Many different elements go into starting a new business. One of the primary requirements for setting up a business is to abide by the legal requirements set by federal, state and county rules and regulations. Abiding by these rules allows you to start your business off on the right path to help you avoid legal issues regarding the business structure in the future.
Here is the list of legal aspects you need to consider for start-up. Depending on your situation and type of business, hiring a tax accountant and/or good attorney with specific experience in your industry can help you.
- Business name –
Before you start printing out business cards, make sure the great new name you thought of isn’t infringing on the rights of an already existing business. You can perform a free search online that looks at business names registered with the Secretary of State — that will tell you if the name is available in your state. Then, take your search to the next level and conduct a no-conflict, free trademark search to see if your name is available for use in all 50 states.
- Register a fictitious business name/DBA –
A DBA (Doing Business As) must be filed whenever your company does business under a different name. If you’ve got a sole proprietorship or general partnership, a DBA is needed if your company name is different from your own name. For an LLC or corporation, a DBA must be filed to conduct business using a name that’s different from the official Corporation or LLC name you filed.
- Incorporate Your Business or Form an LLC –
Forming an LLC or corporation is an essential step to protect your personal assets (such as your personal property or your child’s college fund) from any liabilities of the company. Each business structure has its own advantages and disadvantages, depending on your specific circumstances. Three popular options are: the LLC (great for small businesses that want legal protection, but minimal formality), S Corporation (great for small businesses that can qualify), or C Corporation (for companies who plan to seek funding from a VC or go public).
- Get Federal Tax ID Number –
To distinguish your business as a separate legal entity, you’ll need to obtain a Federal Tax Identification Number, also referred to as an Employer Identification Number (EIN). Issued by the IRS, the tax ID number is similar to your personal social security number and allows the IRS to track your company’s transactions. If you’re a sole proprietor, you’re not obligated to get a Tax ID number, but it’s still good practice as you won’t have to provide your personal social security number for business matters.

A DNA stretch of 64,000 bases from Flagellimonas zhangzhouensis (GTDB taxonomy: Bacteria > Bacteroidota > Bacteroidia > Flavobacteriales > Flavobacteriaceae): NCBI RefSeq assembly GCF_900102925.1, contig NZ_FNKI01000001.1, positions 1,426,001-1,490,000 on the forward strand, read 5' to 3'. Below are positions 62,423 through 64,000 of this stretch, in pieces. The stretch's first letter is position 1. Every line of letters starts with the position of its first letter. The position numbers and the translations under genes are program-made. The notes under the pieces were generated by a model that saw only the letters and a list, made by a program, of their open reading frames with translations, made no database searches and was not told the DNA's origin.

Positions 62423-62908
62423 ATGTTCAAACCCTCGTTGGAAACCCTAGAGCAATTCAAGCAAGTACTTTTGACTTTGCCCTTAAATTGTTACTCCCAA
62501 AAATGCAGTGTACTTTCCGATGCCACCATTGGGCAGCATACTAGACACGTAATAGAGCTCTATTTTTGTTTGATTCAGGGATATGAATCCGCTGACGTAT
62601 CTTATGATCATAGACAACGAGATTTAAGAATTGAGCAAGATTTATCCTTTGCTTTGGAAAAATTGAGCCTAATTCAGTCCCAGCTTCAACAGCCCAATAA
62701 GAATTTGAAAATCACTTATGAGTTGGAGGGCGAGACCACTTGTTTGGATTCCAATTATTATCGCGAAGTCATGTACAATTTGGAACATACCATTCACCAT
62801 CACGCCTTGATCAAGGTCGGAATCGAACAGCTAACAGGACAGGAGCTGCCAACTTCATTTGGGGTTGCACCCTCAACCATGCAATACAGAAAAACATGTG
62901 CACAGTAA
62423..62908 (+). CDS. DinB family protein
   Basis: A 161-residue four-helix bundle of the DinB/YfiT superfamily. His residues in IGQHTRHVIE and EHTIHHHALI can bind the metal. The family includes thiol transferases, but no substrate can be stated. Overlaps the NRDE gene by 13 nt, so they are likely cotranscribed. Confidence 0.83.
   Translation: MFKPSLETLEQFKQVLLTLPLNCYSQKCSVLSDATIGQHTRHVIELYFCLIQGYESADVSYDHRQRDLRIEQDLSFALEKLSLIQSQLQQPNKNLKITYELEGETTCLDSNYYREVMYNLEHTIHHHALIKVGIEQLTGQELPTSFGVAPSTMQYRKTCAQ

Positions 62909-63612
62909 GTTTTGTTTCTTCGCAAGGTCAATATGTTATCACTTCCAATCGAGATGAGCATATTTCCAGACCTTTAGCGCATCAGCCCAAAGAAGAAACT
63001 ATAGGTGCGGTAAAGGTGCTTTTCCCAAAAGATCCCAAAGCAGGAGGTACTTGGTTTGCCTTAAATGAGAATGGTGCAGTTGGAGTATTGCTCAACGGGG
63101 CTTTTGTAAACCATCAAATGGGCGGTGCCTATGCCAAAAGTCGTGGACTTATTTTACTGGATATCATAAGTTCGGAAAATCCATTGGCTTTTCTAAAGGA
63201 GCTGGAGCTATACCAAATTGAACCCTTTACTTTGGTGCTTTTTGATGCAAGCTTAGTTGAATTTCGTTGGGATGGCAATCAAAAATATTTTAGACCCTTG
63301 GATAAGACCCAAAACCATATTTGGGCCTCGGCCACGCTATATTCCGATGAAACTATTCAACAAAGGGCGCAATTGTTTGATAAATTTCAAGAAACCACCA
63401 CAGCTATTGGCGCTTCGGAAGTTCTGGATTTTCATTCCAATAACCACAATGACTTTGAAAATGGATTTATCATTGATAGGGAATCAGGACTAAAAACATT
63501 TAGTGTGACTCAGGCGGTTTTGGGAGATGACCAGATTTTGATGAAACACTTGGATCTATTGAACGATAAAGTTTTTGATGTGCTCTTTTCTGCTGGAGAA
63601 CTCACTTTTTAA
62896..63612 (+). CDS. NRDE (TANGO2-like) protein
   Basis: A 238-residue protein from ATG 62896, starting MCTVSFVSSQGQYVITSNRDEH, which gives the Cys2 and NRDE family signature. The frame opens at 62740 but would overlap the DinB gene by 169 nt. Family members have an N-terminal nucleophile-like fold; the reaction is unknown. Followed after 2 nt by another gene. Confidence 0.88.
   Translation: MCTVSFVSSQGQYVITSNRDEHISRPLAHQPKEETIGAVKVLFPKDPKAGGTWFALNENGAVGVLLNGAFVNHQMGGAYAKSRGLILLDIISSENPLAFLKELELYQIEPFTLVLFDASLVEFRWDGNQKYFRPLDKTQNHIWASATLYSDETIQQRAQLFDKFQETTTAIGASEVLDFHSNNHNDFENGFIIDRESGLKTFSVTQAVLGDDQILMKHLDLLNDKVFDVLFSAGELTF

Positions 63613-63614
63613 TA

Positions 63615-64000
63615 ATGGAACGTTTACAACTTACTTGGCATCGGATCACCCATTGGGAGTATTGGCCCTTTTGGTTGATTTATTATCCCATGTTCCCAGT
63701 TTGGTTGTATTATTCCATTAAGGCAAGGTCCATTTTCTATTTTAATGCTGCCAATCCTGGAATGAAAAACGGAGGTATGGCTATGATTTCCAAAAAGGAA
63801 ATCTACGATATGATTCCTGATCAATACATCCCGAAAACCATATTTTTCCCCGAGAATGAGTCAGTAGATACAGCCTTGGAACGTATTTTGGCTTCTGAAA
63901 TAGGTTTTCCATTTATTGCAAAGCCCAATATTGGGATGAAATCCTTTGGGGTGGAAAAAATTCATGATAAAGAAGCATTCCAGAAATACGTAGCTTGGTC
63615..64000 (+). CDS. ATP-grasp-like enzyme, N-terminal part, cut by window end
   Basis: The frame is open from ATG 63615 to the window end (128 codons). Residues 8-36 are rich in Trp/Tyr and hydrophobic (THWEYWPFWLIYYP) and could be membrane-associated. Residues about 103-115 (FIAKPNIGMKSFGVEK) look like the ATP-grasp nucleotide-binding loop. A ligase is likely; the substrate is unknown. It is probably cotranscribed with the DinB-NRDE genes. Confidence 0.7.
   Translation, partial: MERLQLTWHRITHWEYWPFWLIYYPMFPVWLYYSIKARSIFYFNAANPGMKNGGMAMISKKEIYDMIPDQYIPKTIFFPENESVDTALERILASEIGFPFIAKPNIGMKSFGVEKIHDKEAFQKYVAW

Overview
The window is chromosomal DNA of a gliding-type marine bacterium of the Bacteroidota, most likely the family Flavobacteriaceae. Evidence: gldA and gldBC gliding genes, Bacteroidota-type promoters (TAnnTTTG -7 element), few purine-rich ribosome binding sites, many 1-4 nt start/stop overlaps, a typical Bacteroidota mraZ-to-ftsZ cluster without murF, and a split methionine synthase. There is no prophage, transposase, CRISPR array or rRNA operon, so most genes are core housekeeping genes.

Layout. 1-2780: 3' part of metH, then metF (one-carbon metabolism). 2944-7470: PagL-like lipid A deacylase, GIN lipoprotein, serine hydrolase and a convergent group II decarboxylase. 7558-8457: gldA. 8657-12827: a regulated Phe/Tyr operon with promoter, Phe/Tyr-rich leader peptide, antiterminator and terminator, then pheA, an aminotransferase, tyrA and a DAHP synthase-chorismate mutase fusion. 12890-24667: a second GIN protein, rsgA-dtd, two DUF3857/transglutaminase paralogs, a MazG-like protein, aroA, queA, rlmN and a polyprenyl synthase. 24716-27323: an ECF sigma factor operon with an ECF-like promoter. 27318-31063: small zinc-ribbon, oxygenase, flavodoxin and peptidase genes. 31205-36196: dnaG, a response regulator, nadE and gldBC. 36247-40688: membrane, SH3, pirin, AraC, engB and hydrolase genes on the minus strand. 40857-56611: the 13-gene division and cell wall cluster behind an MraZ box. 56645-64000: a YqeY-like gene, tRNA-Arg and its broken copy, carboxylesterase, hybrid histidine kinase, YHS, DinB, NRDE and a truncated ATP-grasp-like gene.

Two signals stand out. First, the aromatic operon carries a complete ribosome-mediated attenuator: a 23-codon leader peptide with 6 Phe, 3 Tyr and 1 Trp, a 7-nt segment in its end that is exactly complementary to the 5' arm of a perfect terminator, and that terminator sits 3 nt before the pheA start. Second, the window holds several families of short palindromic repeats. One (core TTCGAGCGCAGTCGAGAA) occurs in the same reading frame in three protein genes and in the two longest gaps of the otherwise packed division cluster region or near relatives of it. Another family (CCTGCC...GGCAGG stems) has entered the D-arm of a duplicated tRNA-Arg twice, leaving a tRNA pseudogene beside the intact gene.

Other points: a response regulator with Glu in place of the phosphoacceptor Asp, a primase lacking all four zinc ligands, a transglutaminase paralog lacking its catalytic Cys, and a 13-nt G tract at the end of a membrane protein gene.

- Learn about employee laws –
Your legal obligations as an employer begin as soon as you hire your first employee. You should spend time with an employment law professional to fully understand your obligations for these (and other) procedures: federal and state payroll and withholding taxes, self-employment taxes, anti-discrimination laws, OSHA regulations, unemployment insurance, workers’ compensation rules, and wage and hour requirements.
- Obtain business permits and licenses –
Depending on your business type and physical location, you may be required to have one or more business licenses or permits from the state, local or even federal level. Such licenses include: a general business operation license, zoning and land use permits, sales tax license, health department permits, and occupational or professional licenses.
- File for trademark protection –
You’re not actually required by law to register a trademark. Using a name instantly gives you common law rights as an owner, even without formal registration. Since you’ve spent untold hours brainstorming the ideal name, and you’ll be putting even more effort into cultivating name recognition, you should consider registering your trademark for proper legal protection.
- Open a bank account to build business credit –
When you rely on your personal credit to fund your business, your personal mortgage, auto loan and personal credit cards all affect your ability to qualify for a business loan. Using business credit separates your personal activities from that of the business. To begin building your business credit, you should open a bank account in the name of your company, and the account should show a cash flow capable of taking on a business loan.
If you are a start-up owner or have plans of becoming one, we at TheGongzuo.com are eager to assist you. Our experts will provide you guidance regarding your financial or legal matters. Do contact us today!